toyota wants you to believe the hype. in fact, the hv mpg's are optimistic as well. wait until you fill up and do a manual calculation :eek:
     
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  9. smyles

    smyles Active Member

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    Long term, Prime and regular Prius will yield comparable mileage in hybrid mode; but even with high kWh cost, I'd still recommend Prime as it drives so much nicer in EV mode that it even worth a premium.
     
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  10. jb in NE

    jb in NE Senior Member

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    Aero is slightly worse on the Prime due to the funky front end.
     
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  11. Usle

    Usle Member

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    After 22,000 miles my overall mpg with a prime is 92.3 mpg, in my 16 model 4 prius it was in the 50's like my 11' and my 06, the body for the prime is the same as the helium fueled model available now, it's different than the prius. Can't find aerodynamic efficiency figures, que sera sera
     
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  12. jb in NE

    jb in NE Senior Member

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    This does not include the electricity from your wall socket, only the gasoline use. This number shows only a part of the energy used to propel your car.

    Hydrogen?
     
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  13. killzone4

    killzone4 New Member

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    Wow is electric really $0.31 per kw in Hawaii! Outch. Based on my fast math
    (0.31×6.6)÷25×54=$4.42 per gallon is your break even on gas vs charging. So, prime may not make sense there.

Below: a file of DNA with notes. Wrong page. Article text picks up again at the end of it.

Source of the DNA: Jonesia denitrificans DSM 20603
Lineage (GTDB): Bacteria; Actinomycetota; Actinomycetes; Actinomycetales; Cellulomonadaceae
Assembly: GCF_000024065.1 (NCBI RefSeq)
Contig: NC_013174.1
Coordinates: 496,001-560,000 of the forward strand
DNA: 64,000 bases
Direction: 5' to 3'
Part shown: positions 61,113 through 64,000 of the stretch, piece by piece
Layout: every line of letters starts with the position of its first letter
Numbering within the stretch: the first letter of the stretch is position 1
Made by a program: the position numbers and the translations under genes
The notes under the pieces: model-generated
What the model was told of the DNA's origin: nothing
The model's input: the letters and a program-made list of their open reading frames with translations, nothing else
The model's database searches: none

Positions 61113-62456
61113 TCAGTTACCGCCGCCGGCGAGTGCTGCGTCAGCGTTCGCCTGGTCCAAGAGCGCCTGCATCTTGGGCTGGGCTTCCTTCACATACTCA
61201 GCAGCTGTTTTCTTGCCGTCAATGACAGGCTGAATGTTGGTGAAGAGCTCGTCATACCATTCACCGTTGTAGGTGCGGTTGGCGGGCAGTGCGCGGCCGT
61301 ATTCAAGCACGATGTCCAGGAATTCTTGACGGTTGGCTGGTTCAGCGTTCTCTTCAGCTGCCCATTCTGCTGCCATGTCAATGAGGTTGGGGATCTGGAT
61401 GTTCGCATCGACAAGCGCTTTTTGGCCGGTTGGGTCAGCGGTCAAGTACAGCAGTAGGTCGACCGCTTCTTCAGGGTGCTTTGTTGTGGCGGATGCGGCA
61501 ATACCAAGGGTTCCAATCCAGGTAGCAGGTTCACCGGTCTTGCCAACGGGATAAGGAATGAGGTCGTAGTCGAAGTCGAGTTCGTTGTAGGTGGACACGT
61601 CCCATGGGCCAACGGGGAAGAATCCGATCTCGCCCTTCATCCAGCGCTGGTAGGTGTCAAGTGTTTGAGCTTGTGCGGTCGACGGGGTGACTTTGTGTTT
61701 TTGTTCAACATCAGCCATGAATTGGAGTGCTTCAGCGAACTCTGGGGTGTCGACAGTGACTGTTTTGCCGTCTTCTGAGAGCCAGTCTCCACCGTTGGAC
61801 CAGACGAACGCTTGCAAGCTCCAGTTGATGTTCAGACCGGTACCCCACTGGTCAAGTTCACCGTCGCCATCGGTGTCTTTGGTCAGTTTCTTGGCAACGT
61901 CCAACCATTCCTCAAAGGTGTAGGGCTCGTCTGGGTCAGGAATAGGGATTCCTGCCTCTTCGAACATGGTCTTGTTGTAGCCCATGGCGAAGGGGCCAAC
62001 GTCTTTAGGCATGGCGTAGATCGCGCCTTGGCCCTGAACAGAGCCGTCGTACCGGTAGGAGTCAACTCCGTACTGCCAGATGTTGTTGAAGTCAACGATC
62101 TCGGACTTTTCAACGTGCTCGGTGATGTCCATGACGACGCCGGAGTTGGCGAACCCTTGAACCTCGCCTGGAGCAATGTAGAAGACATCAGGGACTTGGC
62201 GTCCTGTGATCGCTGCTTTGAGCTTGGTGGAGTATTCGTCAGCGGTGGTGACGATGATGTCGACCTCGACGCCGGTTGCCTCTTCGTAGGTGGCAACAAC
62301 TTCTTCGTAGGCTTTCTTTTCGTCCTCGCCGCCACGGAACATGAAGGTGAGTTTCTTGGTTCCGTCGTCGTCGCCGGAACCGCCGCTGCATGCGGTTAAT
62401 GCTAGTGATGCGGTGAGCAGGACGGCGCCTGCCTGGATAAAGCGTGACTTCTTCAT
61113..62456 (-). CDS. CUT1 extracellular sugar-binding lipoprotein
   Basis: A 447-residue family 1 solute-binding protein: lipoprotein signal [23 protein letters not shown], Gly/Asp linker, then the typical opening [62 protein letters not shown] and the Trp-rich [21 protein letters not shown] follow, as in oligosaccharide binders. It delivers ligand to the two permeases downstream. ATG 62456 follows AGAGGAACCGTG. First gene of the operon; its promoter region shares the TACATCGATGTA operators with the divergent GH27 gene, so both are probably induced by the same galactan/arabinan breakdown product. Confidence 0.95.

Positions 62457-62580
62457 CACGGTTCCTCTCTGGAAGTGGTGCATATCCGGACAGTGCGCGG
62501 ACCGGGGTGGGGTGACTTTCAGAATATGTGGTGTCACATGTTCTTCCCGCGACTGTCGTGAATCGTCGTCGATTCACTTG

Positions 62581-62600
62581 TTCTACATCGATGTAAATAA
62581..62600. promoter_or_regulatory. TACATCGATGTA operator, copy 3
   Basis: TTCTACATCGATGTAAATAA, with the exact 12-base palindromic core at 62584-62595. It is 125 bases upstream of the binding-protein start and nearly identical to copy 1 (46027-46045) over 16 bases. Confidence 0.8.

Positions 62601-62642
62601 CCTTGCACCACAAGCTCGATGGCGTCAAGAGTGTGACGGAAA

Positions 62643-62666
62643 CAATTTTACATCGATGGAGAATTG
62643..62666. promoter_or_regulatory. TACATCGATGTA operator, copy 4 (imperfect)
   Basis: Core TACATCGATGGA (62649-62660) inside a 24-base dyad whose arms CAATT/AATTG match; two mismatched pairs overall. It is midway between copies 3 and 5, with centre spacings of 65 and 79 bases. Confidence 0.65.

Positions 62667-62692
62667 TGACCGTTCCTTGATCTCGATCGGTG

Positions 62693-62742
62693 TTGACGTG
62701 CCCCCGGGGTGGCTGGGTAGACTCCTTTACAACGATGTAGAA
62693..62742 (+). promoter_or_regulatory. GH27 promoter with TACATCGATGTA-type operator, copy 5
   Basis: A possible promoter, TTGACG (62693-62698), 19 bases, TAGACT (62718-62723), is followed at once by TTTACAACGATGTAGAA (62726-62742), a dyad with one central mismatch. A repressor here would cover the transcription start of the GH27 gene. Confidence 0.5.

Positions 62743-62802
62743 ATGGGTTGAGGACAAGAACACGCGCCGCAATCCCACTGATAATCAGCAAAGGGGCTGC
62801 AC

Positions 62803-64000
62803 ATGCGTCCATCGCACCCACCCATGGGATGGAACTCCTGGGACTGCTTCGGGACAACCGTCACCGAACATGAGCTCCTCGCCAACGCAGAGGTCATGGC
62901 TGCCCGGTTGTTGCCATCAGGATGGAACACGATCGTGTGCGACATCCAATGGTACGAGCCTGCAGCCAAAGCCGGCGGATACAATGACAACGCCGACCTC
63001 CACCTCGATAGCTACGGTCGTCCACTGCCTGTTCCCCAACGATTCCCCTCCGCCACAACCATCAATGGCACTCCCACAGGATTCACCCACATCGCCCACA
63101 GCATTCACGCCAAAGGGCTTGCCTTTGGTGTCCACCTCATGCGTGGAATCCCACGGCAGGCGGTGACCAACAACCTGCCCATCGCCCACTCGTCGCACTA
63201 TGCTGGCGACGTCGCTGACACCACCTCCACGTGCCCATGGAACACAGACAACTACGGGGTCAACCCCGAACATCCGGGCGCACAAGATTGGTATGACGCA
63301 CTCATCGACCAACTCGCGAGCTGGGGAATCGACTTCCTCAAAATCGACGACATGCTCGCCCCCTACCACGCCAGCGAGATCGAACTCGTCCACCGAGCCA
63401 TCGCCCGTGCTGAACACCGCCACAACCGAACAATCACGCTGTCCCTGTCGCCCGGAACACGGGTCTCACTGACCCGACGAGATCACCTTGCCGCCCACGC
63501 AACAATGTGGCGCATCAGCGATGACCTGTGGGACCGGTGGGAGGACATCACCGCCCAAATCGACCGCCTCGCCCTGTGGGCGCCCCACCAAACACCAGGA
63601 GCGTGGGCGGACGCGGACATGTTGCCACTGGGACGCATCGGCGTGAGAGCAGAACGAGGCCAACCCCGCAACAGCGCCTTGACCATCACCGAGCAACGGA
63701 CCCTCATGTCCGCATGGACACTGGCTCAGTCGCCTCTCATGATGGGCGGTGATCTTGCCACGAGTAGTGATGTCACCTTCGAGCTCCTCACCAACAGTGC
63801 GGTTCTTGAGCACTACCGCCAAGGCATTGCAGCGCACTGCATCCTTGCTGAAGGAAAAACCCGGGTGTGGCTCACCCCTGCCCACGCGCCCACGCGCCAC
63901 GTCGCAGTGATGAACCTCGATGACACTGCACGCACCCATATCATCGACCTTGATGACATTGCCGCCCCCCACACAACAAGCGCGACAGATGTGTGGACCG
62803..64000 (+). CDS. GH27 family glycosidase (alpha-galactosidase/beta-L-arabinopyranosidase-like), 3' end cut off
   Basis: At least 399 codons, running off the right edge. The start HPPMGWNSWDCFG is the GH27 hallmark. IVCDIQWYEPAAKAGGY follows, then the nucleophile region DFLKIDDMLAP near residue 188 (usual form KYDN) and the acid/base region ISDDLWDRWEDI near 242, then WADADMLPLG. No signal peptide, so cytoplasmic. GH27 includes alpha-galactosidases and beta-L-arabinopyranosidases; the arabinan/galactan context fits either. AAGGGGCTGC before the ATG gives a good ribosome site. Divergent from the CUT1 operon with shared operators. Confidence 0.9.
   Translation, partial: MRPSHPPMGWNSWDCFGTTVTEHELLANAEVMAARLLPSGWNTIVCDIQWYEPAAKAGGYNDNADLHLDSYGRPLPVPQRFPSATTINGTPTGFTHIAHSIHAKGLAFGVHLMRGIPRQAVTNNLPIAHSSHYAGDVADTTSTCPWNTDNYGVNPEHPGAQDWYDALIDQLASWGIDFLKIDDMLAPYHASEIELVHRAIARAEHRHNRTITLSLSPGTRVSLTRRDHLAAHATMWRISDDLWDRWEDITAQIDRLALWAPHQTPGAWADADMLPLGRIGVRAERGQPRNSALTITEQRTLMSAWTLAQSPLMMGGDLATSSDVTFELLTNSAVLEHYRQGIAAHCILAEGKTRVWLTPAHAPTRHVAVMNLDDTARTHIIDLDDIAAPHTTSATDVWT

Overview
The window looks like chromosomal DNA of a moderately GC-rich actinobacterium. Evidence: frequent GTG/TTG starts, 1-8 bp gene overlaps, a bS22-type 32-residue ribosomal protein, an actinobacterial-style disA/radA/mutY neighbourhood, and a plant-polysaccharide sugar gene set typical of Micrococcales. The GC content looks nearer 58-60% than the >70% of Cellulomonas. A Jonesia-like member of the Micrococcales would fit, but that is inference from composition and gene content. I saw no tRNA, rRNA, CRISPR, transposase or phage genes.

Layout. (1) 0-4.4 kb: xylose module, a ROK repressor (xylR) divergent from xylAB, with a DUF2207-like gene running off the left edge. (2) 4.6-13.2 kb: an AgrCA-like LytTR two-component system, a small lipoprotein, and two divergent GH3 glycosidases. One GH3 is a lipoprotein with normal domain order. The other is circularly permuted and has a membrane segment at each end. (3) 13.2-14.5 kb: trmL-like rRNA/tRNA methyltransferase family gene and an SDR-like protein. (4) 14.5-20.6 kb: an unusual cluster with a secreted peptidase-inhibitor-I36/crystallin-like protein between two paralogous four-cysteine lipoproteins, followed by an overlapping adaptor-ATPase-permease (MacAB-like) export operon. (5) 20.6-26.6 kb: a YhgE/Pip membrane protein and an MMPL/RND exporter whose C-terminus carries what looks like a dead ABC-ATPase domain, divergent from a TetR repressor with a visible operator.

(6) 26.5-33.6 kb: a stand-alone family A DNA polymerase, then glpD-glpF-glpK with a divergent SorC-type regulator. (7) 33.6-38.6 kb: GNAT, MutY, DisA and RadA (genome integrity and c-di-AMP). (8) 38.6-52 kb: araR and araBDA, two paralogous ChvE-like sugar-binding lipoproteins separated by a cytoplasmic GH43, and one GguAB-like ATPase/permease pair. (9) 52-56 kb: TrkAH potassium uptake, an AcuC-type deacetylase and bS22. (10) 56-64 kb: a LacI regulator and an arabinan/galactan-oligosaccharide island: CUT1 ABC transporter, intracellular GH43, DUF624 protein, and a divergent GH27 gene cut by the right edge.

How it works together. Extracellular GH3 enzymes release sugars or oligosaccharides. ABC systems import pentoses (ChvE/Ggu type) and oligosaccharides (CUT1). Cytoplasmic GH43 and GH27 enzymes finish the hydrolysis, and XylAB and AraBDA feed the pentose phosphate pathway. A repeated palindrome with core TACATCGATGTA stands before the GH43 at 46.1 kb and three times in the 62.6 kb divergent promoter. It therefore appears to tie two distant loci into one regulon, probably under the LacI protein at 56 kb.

Also, Hawaii isn't known for snow and ice, so why is the awd Prius on the shopping list?
     
  14. FuelMiser

    FuelMiser Senior Member

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    Why do you want AWD in Hawaii? There's no way a Prius LE will get 85 MPG in all-around driving. Don't get a Prime unless you can plug-in at work...
     
  15. Trollbait

    Trollbait It's a D&D thing

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    Toyota reps stated at the time of the release that the back end improves aero, so the net is the same as the Prius.

    If they were lying, then the Prime gets better fuel economy in hybrid mode than the non-Eco Prius despite being heavier and having worse aero.

    You can plug in kWh rates in addition to fuel prices at Fueleconomy.gov. At that rate, it reports the Prime on electric costs 55 cents more to go 25 miles on electric than on $3 gas. I saw reports of even higher electric rates, but also some that state one in 5 homes on one of the islands has PV. There is more to consider than just the money cost.

    Unpaved roads can be a concern. I don't think the Toyota gives the AWD model a tow rating in the US.

    To clarify for the OP, because the sales critter likely didn't, the AWD system on the Prius is a low speed, low power one.